Of Myth and Moonshine

When most people think of great-grandparents, there is a perception of elderly, slightly demented people with mints and Kleenex in their pockets.  They sit on the couch knitting or telling stories of the “good old days,” their pasts a delicious whirl of somewhat ordinary lives well lived.

Enter my Grandma Mooney.

I have talked before of her exploits.  Her Vinegar Valentines, her sketchy use of Halloween masks to frighten a neighborhood boy and her subsequent lying about it to the boy’s parents. I won’t even get into the whole moth fiasco. There was an even deeper layer to Grandma Mooney (great-Grandmother if I’m being completely accurate), though, every bit as fascinating as the ones we’ve already uncovered.

Job opportunities back in the day weren’t quite what they are today, especially in the country, and when you have a houseful of hungry people, you do what you need to in order to survive and feed your family.  I think, in times like this, bending the law a little is easily excused.  And, in Grandma Mooney’s case, bending it until it broke was a way of life.

Grandma Mooney was a purveyor of frowned upon refreshments.  Okay, fine, she sold and stored moonshine.

In the days of prohibition and the depression, moonshine was a profitable enterprise. In fact, it still is today.

Well, as the story goes, moonshine runners would drop off their inventory to Grandma Mooney – she’d sell some, she’d store some, she’d…well, never mind. The great thing about Grandma Mooney is she wouldn’t have needed an enforcer to help protect her shady business. Everyone around for miles was already afraid of her. So, there was some money saved on personnel.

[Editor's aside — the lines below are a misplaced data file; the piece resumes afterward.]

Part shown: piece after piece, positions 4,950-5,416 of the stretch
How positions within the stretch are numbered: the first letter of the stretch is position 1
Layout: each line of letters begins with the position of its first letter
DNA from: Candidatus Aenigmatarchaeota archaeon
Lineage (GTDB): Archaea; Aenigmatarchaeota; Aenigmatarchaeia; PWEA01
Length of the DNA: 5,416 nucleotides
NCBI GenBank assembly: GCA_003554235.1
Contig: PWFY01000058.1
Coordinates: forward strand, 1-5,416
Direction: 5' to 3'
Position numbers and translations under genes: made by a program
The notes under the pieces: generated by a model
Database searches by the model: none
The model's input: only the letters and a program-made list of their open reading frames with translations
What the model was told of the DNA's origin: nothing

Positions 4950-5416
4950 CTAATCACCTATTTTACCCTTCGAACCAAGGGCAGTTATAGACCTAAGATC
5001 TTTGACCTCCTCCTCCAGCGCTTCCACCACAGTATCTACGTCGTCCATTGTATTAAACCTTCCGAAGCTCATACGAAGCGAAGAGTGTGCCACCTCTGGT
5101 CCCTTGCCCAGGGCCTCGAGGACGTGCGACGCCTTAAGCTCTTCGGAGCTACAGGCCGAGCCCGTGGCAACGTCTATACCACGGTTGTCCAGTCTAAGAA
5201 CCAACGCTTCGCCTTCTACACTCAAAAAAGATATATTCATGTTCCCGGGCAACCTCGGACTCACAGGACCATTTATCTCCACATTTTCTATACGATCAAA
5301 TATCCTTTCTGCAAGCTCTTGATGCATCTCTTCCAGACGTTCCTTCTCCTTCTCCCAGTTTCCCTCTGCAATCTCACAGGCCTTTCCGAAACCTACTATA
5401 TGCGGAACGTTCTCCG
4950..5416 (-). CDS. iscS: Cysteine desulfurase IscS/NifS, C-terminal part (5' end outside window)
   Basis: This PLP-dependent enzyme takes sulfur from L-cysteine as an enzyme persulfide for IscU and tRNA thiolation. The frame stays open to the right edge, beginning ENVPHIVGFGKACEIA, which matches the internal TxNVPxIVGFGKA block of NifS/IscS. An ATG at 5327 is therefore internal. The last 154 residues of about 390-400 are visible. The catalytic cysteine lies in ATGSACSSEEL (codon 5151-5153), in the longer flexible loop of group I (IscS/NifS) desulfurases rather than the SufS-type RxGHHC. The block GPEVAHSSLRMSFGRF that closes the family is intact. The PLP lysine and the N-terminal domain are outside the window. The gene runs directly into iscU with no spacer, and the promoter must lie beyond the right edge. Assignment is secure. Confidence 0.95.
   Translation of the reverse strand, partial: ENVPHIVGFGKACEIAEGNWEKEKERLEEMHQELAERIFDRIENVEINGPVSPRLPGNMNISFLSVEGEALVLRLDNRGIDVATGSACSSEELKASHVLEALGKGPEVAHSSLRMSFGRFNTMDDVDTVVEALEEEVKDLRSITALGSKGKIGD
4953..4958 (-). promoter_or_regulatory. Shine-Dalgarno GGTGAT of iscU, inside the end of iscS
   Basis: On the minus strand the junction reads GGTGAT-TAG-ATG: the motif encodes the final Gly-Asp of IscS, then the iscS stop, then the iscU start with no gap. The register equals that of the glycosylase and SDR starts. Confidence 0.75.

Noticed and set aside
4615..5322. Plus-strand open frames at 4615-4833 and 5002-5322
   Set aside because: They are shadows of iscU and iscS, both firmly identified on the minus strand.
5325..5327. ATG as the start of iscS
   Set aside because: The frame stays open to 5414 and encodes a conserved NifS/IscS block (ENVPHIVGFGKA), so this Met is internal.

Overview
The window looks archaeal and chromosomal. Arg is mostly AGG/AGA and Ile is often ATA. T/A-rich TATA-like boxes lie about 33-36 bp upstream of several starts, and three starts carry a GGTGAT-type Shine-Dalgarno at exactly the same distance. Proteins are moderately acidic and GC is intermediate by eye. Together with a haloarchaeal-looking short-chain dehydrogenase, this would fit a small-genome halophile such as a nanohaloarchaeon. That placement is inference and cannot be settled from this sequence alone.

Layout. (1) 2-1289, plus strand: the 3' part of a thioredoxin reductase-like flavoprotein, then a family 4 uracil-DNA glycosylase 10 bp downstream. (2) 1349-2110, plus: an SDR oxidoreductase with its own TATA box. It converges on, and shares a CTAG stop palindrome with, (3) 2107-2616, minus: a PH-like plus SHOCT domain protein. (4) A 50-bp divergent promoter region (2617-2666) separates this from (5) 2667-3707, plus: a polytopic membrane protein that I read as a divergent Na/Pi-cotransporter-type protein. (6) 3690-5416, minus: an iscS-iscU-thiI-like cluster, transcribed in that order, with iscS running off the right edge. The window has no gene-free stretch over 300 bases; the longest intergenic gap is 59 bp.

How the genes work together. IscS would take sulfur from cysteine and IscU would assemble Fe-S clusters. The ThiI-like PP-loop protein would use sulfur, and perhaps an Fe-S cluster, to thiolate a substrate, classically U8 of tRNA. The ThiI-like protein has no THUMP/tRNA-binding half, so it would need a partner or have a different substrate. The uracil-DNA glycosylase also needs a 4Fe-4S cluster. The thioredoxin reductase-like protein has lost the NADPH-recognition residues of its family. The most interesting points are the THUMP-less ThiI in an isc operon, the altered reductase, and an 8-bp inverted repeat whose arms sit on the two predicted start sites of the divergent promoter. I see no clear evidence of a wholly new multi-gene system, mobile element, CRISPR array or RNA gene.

To stock brew, this ingenious old lady had a special crawlspace in the floor of her kitchen that she used just for this purpose. No external storeroom fees or the inconvenient industrial spy to get rid of. I’m telling you, she had the whole theory of commerce locked down.

In fact, she had just one serious concern. Government officials. Cue the supervillain music…Dun-Dun-Duuuun! Oh wait. Grandma Mooney is the supervillain in this tale. Nevermind.

One thing about the government; it never changes. In search of their fair share – I mean violators, yes of course, violators – agents would wander door to door, foaming at the mouth in the hopes that they could catch someone with illegal contraband.

Normal law-abiding citizens would have no reason to be afraid of these visits, but Grandma Mooney wasn’t exactly a normal law-abiding citizen.  I’m not sure she was ever afraid of anything, it just wasn’t in her nature. But knowing she would get into serious trouble if she were caught with white lightning, she devised a fiendishly clever plan to hide the storage space. And again, with the government being what it is, her plan went perfectly. Every. Single. Time.

Whenever these agents came to the house, she’d stick her youngest daughter Wanita, aka Neda – Needie to friends and family — into the bathtub, and put the bathtub over the crawlspace door.  The bathtub, it should be noted, was basically just a large metal bucket that was used for baths, dishes, laundry, and anything else that required a large-ish supply of water.

She used this wonderfully creative plan repeatedly over the course of frequent government raids, and her secret storage space was never discovered. Ahh…government agents – the cream of the crop, the best of the best, the finest civil servants you can ever find. Yeah, right.

The government agents were never quite bright enough to realize that every time they paid a “visit,” Needie was in the tub.  Now, I’m not sure if they thought Grandma Mooney was obsessed with cleanliness, or maybe they thought that Needie was simply a kid who enjoyed playing in mud and wrestling skunks – but whatever their thinking was, it never crossed their minds that Grandma Mooney was involved in the highest form of trickery and deception.

Maybe their money would’ve been better spent had they just put Grandma Mooney on the payroll as an agent.

A Shameful Cycle of Shaming

These days, it seems like every mom with a computer becomes an immediate motherhood professional. From website to blog and back again, these moms pour out their wisdom and advice.  I find myself marveling at the wealth of information I can find in any one of these sites, and also the ridiculous amount of judgmental bull crap that I read in nearly every one.